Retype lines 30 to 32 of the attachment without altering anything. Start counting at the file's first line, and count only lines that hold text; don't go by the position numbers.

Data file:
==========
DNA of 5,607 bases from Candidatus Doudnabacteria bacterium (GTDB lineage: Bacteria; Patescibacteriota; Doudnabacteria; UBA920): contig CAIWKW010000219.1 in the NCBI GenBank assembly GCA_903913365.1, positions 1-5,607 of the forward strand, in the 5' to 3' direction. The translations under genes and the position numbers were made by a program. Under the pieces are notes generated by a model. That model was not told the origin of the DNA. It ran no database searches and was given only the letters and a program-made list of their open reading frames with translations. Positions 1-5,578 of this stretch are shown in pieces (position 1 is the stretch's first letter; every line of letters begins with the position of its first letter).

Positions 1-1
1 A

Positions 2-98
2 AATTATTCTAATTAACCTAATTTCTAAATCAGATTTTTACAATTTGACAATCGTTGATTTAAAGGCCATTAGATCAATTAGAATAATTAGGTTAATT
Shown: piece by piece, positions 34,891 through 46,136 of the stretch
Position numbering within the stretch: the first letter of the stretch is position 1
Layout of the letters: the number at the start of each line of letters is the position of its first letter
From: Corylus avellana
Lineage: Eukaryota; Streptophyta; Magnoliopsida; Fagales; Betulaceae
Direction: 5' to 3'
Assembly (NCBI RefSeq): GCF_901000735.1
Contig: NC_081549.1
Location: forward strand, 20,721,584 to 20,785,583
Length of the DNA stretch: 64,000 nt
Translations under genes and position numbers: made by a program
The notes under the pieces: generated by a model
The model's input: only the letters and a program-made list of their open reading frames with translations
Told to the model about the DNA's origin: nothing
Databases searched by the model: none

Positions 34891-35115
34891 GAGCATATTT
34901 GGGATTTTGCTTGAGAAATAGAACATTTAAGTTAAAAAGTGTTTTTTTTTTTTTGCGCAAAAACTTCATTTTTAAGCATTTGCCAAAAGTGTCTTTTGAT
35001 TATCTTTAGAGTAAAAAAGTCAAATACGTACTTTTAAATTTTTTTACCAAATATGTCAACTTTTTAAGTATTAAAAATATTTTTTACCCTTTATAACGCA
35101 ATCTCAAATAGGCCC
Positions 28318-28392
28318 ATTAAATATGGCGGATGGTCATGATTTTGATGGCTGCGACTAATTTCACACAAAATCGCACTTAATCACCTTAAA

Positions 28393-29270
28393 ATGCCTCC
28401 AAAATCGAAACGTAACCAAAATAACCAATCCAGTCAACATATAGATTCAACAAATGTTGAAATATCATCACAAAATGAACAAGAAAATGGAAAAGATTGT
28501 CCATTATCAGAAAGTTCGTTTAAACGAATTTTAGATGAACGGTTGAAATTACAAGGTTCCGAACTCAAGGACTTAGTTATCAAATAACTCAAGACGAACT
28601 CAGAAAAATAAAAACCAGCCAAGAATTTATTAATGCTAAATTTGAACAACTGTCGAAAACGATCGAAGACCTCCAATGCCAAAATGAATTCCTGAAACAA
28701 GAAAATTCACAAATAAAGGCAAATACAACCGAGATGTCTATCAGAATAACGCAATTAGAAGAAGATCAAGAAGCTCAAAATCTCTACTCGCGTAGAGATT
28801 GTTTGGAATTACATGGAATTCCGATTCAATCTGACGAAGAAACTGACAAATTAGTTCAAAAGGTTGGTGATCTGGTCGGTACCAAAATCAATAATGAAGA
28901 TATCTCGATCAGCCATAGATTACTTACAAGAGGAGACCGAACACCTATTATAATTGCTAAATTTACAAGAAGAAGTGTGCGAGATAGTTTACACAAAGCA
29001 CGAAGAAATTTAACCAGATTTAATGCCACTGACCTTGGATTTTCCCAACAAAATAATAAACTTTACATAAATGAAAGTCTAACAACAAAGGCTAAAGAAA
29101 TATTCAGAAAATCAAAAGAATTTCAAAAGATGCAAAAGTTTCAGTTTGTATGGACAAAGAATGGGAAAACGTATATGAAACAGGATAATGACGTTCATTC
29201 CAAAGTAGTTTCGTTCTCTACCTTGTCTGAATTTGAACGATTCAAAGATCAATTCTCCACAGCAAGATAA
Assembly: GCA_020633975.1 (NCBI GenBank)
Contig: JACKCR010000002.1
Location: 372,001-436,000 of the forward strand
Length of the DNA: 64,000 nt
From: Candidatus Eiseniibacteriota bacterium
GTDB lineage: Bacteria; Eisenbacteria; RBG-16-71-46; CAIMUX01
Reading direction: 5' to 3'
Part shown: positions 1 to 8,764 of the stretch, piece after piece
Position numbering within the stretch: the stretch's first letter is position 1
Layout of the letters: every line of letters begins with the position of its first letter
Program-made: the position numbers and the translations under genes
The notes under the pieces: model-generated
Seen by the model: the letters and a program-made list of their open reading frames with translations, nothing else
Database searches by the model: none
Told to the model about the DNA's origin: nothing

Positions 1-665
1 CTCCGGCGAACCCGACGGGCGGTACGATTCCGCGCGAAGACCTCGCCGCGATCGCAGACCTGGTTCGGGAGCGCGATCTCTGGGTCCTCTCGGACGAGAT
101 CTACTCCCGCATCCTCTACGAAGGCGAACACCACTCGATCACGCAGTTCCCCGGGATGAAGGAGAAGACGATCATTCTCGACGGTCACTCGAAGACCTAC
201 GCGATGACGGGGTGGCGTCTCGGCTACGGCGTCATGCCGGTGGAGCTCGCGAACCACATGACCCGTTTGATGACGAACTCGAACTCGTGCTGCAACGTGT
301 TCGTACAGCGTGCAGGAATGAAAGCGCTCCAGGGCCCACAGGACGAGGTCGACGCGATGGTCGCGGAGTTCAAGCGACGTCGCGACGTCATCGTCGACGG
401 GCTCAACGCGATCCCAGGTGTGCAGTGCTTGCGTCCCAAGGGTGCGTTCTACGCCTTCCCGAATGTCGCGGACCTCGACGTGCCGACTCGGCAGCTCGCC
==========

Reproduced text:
28401 AAAATCGAAACGTAACCAAAATAACCAATCCAGTCAACATATAGATTCAACAAATGTTGAAATATCATCACAAAATGAACAAGAAAATGGAAAAGATTGT
28501 CCATTATCAGAAAGTTCGTTTAAACGAATTTTAGATGAACGGTTGAAATTACAAGGTTCCGAACTCAAGGACTTAGTTATCAAATAACTCAAGACGAACT
28601 CAGAAAAATAAAAACCAGCCAAGAATTTATTAATGCTAAATTTGAACAACTGTCGAAAACGATCGAAGACCTCCAATGCCAAAATGAATTCCTGAAACAA